Territorial Development and Action Research examines the role of action research within fields such as territorial development and innovation. Most researchers analyse these fields from the outside, developing a theoretical understanding of what should be done, but not of how to do it. Based on their own experience of territorial development processes from the inside out, James Karlsen and Miren Larrea argue that filling the gap regarding social relations in the innovation process makes it possible for researchers to engage in the processes taking place in the territory, thereby revealing how to make things work. This book will help researchers face the pressure to engage and play a useful role in the development of their host regions. It will help policy makers to continuously learn and redefine policy approaches and bring about collaboration through networks, programs and projects where researchers and practitioners in regional, local and urban development work together to construct territorial development. Readers will acquire a better understanding of micro-territorial development processes and the roles played by individuals and coalitions in endogenous development processes.
James Karlsen (PhD Norwegian University of Science and Technology) has worked with territorial development processes as a policy maker and a researcher at national and local level in Norway and the Basque Country of Spain. He is now an Associate Professor at University of Agder. Karlsen is widely published on topics such as regional innovation systems, action research, networks, the role of universities in regional development, and how regions can construct territorial development. Miren Larrea (PhD University of Deusto) began as research assistant at the University of Deusto, and after a decade dedicated to teaching and research, she became a practitioner in a local development agency. Larrea is now Senior Researcher at Orkestra, the Basque Institute for Competitiveness. She has published widely on networks for territorial development, local development agencies, governance, and action research as a strategy for connecting research and policy.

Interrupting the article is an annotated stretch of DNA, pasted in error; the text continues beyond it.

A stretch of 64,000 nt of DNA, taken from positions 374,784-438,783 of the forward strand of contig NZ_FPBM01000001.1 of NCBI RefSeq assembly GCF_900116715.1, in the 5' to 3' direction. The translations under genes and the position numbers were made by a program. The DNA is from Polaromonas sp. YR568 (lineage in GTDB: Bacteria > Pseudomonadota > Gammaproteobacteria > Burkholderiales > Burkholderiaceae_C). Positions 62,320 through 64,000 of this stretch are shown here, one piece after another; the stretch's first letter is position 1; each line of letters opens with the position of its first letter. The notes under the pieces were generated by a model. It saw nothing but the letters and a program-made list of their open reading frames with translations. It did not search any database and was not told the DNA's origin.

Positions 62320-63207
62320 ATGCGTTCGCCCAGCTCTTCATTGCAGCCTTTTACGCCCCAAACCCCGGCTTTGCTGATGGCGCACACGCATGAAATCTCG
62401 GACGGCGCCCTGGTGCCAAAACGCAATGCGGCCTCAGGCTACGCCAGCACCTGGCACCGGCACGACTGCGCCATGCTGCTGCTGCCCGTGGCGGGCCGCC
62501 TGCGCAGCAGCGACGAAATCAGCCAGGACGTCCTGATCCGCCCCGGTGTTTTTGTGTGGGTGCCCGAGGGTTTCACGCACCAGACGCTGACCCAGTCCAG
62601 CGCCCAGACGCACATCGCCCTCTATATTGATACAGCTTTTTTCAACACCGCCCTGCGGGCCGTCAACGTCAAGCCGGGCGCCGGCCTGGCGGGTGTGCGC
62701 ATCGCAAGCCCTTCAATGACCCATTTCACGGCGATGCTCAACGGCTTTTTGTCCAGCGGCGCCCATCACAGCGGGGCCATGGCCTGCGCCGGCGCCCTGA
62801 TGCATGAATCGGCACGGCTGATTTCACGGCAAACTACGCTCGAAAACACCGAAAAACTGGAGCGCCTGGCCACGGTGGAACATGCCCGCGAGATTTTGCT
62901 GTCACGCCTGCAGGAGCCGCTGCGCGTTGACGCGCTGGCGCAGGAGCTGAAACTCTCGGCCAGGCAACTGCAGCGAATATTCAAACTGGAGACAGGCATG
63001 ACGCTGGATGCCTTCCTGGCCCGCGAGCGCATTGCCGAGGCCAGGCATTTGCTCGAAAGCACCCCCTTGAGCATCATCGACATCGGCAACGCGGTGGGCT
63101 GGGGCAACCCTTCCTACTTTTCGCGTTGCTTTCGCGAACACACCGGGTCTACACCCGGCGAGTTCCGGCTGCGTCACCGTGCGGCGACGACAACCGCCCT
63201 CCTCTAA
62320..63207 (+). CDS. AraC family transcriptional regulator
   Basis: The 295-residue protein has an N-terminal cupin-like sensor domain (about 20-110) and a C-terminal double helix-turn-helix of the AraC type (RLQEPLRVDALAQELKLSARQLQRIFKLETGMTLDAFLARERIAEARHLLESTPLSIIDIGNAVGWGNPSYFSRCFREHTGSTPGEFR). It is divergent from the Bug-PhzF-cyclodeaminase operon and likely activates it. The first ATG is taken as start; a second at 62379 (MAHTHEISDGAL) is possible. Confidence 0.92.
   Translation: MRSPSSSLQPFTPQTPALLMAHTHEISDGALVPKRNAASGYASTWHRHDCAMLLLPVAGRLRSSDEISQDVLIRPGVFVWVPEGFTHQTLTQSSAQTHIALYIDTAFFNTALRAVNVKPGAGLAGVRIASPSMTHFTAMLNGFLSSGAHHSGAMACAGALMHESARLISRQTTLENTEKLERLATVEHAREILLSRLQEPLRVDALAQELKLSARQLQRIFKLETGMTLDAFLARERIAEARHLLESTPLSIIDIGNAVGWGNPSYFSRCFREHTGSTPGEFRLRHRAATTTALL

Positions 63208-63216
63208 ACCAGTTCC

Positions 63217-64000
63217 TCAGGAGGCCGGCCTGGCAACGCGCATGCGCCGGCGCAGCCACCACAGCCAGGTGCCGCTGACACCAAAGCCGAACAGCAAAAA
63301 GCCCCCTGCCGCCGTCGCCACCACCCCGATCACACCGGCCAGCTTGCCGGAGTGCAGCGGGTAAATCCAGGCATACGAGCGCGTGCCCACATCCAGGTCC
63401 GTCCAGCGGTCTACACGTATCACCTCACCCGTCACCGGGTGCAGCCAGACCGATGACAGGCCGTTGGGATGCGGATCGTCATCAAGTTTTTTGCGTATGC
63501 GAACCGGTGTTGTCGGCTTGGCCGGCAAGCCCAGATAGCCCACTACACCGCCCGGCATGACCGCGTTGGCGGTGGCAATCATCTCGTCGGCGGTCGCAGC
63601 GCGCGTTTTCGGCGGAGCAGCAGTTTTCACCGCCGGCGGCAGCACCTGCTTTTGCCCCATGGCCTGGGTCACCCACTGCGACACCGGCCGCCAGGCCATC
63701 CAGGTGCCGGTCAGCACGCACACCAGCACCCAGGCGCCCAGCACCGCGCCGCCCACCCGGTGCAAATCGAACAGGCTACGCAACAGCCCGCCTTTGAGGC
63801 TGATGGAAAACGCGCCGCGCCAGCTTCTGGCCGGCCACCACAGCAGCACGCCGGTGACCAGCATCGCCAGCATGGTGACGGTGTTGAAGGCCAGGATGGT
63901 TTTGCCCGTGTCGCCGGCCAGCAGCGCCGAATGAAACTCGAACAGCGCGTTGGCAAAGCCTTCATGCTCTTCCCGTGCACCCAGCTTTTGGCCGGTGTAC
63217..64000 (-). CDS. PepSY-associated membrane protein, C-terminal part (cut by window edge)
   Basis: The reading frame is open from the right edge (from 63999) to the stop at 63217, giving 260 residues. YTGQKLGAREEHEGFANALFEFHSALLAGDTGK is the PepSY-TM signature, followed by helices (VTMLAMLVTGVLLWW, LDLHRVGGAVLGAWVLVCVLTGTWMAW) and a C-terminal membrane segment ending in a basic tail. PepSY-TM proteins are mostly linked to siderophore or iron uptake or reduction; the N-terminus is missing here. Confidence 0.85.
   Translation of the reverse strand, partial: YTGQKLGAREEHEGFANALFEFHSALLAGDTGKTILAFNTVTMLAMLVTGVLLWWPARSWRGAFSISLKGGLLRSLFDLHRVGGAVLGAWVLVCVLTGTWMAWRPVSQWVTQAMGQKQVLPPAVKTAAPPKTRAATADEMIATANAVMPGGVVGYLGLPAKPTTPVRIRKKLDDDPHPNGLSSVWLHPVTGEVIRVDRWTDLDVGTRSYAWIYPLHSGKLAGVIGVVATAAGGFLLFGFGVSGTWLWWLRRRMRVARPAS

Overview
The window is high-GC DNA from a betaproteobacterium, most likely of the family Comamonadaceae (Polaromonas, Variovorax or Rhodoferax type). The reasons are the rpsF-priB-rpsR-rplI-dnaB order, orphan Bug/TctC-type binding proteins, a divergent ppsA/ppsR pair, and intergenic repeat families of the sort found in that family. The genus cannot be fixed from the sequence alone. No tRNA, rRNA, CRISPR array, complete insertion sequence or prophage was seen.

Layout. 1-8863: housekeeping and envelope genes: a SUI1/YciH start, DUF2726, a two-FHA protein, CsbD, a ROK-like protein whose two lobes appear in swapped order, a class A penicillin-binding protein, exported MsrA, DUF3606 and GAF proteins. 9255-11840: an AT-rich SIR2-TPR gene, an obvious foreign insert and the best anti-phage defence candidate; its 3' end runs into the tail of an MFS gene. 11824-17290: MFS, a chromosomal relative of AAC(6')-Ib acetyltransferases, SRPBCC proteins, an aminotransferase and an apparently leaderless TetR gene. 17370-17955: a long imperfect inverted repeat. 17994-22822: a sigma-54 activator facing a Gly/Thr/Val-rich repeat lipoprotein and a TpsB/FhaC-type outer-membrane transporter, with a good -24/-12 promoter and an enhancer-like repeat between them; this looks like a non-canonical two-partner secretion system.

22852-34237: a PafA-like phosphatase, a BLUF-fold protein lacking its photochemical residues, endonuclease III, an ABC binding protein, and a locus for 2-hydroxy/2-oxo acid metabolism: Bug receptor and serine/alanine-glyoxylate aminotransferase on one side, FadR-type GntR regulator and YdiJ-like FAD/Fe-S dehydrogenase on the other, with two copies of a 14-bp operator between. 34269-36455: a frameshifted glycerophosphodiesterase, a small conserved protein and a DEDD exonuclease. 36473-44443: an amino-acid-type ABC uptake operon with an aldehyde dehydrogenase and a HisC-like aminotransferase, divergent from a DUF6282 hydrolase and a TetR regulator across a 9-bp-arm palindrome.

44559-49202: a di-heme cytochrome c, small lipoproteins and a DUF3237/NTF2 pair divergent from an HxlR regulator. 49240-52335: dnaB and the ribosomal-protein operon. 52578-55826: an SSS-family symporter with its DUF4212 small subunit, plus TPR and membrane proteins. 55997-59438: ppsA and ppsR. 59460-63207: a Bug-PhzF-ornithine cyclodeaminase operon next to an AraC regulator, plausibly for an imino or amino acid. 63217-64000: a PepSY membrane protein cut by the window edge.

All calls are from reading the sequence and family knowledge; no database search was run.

Contents: Preface; Introduction; Part I Social Innovation, Conflict and Collective Knowing: Regional innovation systems from the inside out; From conflict to consensus in the agora; Social capital and collective knowing in the agora. Part II Action Research, Mode 2 Knowledge, Cogeneration and Pluralism: Change in research practice for territorial development; Creating a pluralistic action research environment. Part III Innovation Through Dialogue: Dialogue and development; The pedagogical process in the agora. Concluding reflections: creating connectedness; References; Index.